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Walsh confirms mid-March departure from Labor Department

He had praise for Deputy Secretary Su, the Congressional Black Caucus choice for successor

Labor Secretary Marty Walsh told department staff Thursday that he would leave the post in mid-March.
Labor Secretary Marty Walsh told department staff Thursday that he would leave the post in mid-March. (Tom Williams/CQ Roll Call file photo)

Labor Secretary Marty Walsh said Thursday he would leave the department in mid-March.

Walsh, a union construction worker who rose to be mayor of Boston and then Labor secretary, in an email to department staff touted the work during his tenure to promote collective bargaining and union organizing. He didn’t confirm that he would become the union leader for professional hockey players, but the National Hockey League Players’ Association separately said its executive board had unanimously appointed Walsh as executive director.

“We promoted every worker’s right to form a union, rallied the entire federal government to advance labor rights, and provided critical information and support to workers during a historic surge in union organizing activity,” Walsh said in his email. “I’ve met with workers at their workplaces, in union halls, and on a picket line, and I’ve sat at the table and spent long nights with labor and management to get to solutions.”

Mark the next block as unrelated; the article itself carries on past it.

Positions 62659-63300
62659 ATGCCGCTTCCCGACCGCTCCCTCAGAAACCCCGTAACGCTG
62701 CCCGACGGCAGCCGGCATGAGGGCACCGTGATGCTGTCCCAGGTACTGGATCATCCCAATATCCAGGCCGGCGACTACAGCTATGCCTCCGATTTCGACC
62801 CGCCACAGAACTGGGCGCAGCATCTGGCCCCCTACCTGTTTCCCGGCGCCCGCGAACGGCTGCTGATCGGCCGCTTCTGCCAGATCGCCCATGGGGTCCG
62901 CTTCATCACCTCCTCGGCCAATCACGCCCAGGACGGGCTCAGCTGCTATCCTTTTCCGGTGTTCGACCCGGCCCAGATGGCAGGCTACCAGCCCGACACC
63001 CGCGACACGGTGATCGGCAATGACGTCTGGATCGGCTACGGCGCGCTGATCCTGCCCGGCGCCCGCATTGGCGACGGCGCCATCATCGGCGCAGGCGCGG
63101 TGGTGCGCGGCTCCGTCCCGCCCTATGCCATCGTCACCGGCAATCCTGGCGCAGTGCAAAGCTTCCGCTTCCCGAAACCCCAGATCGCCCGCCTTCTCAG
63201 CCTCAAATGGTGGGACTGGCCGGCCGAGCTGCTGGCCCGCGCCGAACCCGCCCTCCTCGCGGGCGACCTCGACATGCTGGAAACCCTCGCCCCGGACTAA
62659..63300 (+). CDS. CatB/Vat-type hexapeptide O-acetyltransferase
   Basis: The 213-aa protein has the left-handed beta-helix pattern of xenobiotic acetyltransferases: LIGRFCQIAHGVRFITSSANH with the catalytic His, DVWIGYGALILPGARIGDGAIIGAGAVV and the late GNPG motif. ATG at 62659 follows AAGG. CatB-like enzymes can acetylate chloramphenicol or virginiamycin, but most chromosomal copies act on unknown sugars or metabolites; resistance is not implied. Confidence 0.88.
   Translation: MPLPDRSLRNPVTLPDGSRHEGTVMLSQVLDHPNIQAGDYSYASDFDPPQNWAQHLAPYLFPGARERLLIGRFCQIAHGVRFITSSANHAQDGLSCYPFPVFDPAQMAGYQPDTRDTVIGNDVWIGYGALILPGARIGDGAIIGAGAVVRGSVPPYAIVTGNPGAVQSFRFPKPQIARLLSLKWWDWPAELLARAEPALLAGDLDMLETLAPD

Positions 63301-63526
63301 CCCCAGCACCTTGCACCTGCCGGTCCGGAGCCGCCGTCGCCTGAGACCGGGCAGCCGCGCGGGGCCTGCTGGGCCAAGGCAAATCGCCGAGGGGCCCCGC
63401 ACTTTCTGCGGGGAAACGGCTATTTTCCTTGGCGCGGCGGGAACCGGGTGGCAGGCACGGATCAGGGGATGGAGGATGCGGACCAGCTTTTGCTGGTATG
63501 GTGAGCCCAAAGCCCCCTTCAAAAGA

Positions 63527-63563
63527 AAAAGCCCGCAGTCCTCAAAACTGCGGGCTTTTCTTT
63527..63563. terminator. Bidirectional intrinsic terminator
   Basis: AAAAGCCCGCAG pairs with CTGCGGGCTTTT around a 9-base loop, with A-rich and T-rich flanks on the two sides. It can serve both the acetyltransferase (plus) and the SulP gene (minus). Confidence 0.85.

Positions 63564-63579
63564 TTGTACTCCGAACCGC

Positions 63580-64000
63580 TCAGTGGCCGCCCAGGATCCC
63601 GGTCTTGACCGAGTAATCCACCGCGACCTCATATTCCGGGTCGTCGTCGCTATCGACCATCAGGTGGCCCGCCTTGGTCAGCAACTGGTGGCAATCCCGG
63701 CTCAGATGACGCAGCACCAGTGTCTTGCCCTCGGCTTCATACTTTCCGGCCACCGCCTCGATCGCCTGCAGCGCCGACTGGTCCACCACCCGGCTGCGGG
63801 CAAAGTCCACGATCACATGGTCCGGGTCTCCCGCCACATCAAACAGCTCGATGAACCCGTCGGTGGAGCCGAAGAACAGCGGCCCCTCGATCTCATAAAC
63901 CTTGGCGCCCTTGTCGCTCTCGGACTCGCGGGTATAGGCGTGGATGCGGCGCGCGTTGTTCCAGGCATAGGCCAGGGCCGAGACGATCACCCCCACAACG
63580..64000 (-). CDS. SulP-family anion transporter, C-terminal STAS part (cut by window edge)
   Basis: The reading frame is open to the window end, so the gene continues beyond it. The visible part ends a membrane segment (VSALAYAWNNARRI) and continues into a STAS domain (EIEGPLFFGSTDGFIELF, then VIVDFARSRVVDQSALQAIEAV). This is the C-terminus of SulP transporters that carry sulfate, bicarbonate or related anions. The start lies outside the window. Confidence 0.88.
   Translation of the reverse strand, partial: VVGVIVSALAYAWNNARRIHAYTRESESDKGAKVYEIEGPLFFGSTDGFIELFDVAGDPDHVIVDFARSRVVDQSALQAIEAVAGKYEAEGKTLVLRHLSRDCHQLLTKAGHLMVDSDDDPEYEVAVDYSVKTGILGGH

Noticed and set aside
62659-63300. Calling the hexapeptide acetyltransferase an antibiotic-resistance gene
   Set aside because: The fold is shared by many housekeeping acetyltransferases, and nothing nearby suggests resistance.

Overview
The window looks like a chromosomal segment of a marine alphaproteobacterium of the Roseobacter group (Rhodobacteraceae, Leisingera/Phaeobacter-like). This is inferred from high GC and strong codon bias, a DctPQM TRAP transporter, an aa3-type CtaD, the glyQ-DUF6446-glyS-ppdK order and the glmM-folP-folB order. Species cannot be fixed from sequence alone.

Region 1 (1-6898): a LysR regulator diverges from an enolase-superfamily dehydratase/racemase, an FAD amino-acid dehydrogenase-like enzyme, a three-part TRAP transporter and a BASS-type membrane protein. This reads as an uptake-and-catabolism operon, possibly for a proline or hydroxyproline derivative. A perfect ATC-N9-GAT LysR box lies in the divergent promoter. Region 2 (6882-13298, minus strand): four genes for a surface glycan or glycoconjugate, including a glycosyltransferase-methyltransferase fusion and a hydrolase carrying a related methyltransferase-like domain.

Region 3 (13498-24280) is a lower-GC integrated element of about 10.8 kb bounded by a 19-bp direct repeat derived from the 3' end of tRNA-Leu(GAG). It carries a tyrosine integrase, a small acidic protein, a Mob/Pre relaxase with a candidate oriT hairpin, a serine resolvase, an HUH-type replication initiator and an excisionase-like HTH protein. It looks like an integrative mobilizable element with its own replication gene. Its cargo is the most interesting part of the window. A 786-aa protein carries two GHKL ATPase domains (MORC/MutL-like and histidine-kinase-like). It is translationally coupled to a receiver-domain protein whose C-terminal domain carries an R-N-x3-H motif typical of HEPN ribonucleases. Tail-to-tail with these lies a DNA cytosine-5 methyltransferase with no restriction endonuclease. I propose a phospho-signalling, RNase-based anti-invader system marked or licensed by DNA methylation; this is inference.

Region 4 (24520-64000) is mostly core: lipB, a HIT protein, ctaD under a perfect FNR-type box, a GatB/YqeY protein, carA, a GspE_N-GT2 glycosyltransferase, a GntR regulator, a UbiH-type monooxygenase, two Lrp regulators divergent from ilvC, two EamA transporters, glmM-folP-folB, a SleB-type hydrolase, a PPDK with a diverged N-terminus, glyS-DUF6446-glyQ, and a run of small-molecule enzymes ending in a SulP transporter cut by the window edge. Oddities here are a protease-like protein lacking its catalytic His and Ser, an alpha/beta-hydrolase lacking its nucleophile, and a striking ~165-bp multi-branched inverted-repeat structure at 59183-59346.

Walsh in the note to staff also praised the work of Labor Deputy Secretary Julie Su, whom the Congressional Black Caucus has pushed as his replacement. 

“Julie is an incredible leader and has been central to our success as a team and as a Department. With the kind of leadership and talent assembled across the Department, I am confident there will be continuity and the work will be sustained,” he said. 

During Walsh’s tenure, the department finalized rules related to health care and the management of retirement funds. The department finalized a rule allowing retirement fund managers to consider environmental, social and governance factors when making investment decisions, reversing a rule established during the Trump administration. 

The department also finalized rules related to health insurance, including a final rule implementing surprise billing provisions included in the fiscal 2021 spending omnibus, and is considering a proposal that would make contraception more accessible when employers deny coverage. 

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